Agricultural Markets and Public Policies: Do European Farmers Compete on a Level Playing Field?

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As analysed in the Farm Europe report How to tackle price and income volatility for farmers? An overview of international agricultural policies and instruments, all the major agricultural powers at global level have developed crop insurance programmes in recent years to deal with climatic and/or sanitary events, and insurance represents only one part of their range of more or less sophisticated policy measures dealing with market volatility.

Except in the European Union, where the development of insurance tools is still in a rather embryonic state, elsewhere across the world, the payments made by farmers on insurance premiums are heavily subsidised by national policies.

Beyond a first safety net made of production insurance, countries such as Brazil and China structured their agricultural policies to manage market and income volatility with guaranteed prices defined at regional level. These tools are designed to maintain the profitability of the sector during market crisis. Moreover, these measures are supported in Brazil by a policy of massive credit aid (for which the reimbursements regularly differ in practice, and a part of the interest rate is compensated by the state). In China, the guaranteed price policy and massive public purchases are complemented by direct payments per hectare, despite the fact that the guaranteed prices are already very high.

The policy developed by the United States with the 2014 Farm Bill joins the objectives of the Chinese and Brazilian policies: guaranteeing the incomes of agricultural producers in the event of declining production prices. By abandoning almost all direct payments provided to farmers in favour of price and income insurance based policy, the United States provides farmers the guarantee that they do not have to bear the financial impact of heavy agricultural losses below a predefined level.

Australia has set up, alongside aid for investments and environmental preservation, a public policy based on crop insurance programs, subsidies and tax concessions, encouraging precautionary savings. Since 2014, measures to support farmers’ incomes have been added to this range of instruments. These measures are triggered individually in the event of a significant decline in agricultural revenues. The payments aim at providing a minimum income to farmers for a maximum period of 3 years, in parallel with the establishment of an individual recovery plan.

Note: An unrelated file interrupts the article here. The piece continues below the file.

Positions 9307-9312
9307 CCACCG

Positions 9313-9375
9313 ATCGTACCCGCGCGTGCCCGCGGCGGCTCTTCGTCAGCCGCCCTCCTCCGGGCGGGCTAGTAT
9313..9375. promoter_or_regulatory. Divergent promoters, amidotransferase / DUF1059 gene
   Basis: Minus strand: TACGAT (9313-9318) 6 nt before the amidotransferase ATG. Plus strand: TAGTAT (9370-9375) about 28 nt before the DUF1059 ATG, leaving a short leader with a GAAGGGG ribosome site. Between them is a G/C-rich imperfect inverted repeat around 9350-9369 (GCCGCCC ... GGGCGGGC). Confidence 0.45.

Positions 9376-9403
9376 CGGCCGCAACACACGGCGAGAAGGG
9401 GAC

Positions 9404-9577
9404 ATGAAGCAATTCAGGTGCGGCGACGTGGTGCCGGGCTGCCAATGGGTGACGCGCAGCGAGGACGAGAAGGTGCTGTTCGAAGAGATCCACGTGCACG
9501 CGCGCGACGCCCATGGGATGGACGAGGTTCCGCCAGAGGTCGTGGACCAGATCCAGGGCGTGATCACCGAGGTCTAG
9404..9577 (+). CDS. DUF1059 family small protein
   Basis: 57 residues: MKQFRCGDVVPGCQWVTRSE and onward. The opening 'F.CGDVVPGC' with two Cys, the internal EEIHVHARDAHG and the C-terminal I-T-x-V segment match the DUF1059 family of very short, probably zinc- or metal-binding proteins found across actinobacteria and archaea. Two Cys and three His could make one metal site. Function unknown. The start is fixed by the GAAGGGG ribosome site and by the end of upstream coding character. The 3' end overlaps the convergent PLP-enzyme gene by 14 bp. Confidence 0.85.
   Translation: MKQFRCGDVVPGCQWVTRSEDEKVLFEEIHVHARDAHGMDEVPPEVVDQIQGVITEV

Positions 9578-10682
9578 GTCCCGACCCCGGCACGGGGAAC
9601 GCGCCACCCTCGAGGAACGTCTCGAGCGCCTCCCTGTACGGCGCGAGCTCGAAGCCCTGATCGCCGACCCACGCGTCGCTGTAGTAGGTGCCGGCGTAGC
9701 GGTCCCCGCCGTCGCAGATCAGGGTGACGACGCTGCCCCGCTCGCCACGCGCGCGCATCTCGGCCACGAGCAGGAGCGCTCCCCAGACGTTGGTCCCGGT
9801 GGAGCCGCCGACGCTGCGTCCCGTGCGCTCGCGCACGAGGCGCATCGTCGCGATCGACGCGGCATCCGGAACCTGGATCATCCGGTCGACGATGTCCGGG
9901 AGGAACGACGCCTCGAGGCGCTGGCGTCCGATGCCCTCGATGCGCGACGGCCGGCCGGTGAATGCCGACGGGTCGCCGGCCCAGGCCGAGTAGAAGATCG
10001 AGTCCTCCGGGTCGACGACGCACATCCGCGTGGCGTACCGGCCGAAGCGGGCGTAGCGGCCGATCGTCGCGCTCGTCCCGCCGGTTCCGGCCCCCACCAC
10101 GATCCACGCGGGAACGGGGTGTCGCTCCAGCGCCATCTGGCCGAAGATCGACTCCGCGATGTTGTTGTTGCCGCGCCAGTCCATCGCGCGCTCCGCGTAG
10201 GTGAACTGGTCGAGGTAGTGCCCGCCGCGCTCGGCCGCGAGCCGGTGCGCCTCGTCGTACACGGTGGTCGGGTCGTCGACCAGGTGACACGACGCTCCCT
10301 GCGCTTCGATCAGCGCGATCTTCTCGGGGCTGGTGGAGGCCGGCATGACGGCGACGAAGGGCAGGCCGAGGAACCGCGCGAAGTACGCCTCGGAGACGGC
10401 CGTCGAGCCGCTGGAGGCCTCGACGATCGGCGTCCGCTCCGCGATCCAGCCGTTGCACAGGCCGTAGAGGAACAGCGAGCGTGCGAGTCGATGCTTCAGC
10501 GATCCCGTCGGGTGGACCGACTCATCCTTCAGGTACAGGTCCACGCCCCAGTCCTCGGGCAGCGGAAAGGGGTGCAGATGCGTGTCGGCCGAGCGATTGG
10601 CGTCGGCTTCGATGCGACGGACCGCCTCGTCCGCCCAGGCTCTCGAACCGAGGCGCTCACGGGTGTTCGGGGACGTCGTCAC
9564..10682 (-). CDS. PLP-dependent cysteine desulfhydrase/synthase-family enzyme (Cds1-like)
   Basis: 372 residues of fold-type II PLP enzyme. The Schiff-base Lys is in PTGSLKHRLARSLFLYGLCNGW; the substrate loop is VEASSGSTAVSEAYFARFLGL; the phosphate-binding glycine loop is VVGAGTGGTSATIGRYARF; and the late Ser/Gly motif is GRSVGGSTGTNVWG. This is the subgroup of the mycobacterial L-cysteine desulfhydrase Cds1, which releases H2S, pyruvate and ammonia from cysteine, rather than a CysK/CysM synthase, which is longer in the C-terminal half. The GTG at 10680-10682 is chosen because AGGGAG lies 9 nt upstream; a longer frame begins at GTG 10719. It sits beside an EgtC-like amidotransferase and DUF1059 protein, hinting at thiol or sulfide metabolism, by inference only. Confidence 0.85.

Meanwhile, since the 1990s, the European Union has pursued a policy seeking to decouple public support and production, advocating a market-oriented agricultural sector. Only in the face of major market disturbances, ex post response measures can be taken, often only under pressure from the industry and certain member states.

This difference in public policies is illustrated by two figures: 60% and 1%. While 60% of the US Farm bill is channeled to insurance devices and 1% for direct aids to farmers, 1% of the EU CAP budget goes to insurance-related measures, and 60% to direct payments for farmers.

Today, the economic efficiency of these various public policy schemes should be analysed without prejudice, excluding any return to massive intervention policies and the management of public stocks, which are now politically and economically irrelevant.

Apart from this comparative analysis on efficiency, the following dimensions should be considered:

  • The degree of stability in turnover and income of agricultural producers, at both the farm and sectoral level.
  • The economic relevance of the measure: the ability of the measure to actually benefit farming and its development, versus the degree of public support for actors other than agricultural producers.
  • The degree of reactivity to the farming sector: in an open world where economic actors are in almost immediate competition for the same markets, with different instruments, are European farmers on an equal footing to face current events and prepare for the coming seasons?
  • Impact on the capacity of the agricultural and food sectors to achieve a sustained growth in spite of market disturbances.

These elements constitute the framework within which Farm Europe develops its reflections on insurance devices as possible answers to market challenges faced by European agricultural sectors.